Dating more than one person ettequette

Shaftesbury defined politeness as the art of being pleasing in company: Periodicals, such as The Spectator, founded as a daily publication by Joseph Addison and Richard Steele in 1711, gave regular advice to its readers on how to conform to the etiquette required of a polite gentleman.

Periodicals, including The Tatler and The Spectator, infused politeness into English coffeehouse conversation, as their explicit purpose lay in the reformation of English manners and morals.

The letters were first published by his son's widow Eugenia Stanhope in 1774.

Every culture adheres to a different set of manners, although a lot of manners are cross-culturally common.

Manners are a subset of social norms which are informally enforced through self-regulation and social policing and publicly performed.

By the Victorian era, etiquette had developed into an exceptionally complicated system of rules, governing everything from the proper method for writing letters and using cutlery to the minutely regulated interactions between different classes and gender.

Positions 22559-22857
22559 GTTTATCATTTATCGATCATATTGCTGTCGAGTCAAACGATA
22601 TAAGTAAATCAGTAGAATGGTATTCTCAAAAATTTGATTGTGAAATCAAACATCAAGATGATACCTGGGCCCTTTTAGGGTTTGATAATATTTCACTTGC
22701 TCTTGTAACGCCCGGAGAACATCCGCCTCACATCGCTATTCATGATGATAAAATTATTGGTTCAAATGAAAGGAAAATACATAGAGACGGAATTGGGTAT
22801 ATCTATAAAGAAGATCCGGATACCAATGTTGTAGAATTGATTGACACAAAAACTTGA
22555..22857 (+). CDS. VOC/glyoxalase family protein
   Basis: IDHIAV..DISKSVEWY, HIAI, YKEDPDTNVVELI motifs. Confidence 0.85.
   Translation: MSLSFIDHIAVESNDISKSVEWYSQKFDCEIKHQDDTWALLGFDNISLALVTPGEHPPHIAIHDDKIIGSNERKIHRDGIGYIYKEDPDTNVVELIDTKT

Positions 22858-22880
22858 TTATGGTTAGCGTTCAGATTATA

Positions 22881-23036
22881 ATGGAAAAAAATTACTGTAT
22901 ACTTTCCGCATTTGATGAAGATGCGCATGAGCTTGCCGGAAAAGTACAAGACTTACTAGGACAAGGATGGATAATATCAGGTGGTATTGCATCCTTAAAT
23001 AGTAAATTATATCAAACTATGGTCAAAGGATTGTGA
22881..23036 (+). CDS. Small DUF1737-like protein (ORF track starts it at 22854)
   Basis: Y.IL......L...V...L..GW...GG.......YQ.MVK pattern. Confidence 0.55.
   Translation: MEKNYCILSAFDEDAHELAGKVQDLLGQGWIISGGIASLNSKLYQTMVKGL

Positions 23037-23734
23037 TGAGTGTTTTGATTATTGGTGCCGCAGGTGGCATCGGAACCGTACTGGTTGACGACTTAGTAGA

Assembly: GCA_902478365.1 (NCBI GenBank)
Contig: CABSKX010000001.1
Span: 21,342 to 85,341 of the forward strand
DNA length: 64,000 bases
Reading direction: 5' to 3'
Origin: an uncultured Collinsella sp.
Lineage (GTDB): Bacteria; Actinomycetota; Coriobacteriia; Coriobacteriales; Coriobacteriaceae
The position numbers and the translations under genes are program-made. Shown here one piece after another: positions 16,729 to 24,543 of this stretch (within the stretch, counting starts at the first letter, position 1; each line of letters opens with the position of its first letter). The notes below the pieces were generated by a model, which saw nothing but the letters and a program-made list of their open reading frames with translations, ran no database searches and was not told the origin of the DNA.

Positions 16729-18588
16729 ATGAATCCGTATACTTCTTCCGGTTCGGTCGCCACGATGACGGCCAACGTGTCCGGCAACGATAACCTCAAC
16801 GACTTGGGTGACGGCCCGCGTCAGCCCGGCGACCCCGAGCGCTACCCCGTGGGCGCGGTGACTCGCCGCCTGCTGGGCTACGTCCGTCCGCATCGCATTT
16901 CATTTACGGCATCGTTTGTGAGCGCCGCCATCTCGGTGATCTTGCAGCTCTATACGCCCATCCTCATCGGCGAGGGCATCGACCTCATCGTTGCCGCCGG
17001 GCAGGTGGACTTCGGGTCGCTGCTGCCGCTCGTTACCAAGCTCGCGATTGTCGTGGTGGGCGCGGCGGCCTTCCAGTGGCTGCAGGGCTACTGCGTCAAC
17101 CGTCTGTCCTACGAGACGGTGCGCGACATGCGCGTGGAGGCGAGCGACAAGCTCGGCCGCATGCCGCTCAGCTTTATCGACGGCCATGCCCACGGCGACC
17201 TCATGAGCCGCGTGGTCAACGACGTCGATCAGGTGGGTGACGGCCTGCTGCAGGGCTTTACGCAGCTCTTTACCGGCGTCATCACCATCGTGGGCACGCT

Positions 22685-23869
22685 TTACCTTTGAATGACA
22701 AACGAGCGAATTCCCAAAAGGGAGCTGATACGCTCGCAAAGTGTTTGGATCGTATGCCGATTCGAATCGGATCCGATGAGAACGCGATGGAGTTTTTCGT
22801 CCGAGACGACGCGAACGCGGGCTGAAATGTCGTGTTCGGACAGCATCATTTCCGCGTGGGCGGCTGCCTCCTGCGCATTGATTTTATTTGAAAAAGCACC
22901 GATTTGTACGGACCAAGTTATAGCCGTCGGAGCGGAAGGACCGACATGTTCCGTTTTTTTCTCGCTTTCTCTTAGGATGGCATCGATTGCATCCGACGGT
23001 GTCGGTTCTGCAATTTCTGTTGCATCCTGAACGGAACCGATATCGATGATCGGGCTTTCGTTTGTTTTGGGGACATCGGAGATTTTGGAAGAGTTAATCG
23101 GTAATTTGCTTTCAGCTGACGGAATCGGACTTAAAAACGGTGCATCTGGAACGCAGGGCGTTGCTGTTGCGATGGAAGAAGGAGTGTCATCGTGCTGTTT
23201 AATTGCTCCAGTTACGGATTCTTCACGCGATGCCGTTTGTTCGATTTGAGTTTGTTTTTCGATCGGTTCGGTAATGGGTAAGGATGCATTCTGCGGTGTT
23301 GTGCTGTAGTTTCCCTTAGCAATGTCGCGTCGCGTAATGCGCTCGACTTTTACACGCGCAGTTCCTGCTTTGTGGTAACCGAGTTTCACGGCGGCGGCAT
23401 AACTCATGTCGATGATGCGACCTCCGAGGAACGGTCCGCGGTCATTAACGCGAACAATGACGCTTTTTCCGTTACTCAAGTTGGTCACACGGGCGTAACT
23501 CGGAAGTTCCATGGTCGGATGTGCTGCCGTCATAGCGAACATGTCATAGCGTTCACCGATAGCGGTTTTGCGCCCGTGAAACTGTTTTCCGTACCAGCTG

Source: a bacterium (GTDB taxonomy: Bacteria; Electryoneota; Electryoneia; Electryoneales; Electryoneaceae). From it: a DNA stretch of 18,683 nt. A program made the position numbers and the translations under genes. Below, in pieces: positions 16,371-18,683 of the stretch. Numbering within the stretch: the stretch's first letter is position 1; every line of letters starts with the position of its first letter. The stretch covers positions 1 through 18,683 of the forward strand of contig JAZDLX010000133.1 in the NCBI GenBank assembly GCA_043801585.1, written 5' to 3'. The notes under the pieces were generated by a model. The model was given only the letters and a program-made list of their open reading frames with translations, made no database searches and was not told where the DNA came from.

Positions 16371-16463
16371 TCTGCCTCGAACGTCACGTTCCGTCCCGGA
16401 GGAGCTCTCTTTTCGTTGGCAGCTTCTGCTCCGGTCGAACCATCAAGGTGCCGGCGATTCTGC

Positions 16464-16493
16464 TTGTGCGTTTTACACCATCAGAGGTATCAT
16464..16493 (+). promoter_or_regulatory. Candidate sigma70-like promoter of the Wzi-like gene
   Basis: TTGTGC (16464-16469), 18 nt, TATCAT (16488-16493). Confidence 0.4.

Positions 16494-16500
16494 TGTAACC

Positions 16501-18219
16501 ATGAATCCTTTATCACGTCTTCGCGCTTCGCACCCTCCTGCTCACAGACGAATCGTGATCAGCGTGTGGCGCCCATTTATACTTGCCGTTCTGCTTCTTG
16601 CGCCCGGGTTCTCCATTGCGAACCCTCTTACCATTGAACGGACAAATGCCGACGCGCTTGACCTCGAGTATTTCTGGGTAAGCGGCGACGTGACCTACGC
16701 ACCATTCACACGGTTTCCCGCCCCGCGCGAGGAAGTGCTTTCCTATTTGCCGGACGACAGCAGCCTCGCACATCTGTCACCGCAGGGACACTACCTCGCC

Manners are described as good or bad to indicate whether or not a behavior is socially acceptable.It was against this awe-inspiring backdrop that Louis tamed the nobility and impressed foreign dignitaries, using entertainment, ceremony and a highly codified system of etiquette to assert his supremacy.” During the Enlightenment era, a self-conscious process of the imposition of polite norms and behaviours became a symbol of being a genteel member of the upper class.Upwardly mobile middle class bourgeoisie increasingly tried to identify themselves with the elite through their adopted artistic preferences and their standards of behaviour.Chesterfield epitomised the restraint of polite 18th-century society, writing, for instance, in 1748: I would heartily wish that you may often be seen to smile, but never heard to laugh while you live.Frequent and loud laughter is the characteristic of folly and ill-manners; it is the manner in which the mob express their silly joy at silly things; and they call it being merry.Stress is placed on the pursuit of justice, although it is conceded that it is a god's command that prevails in the end.

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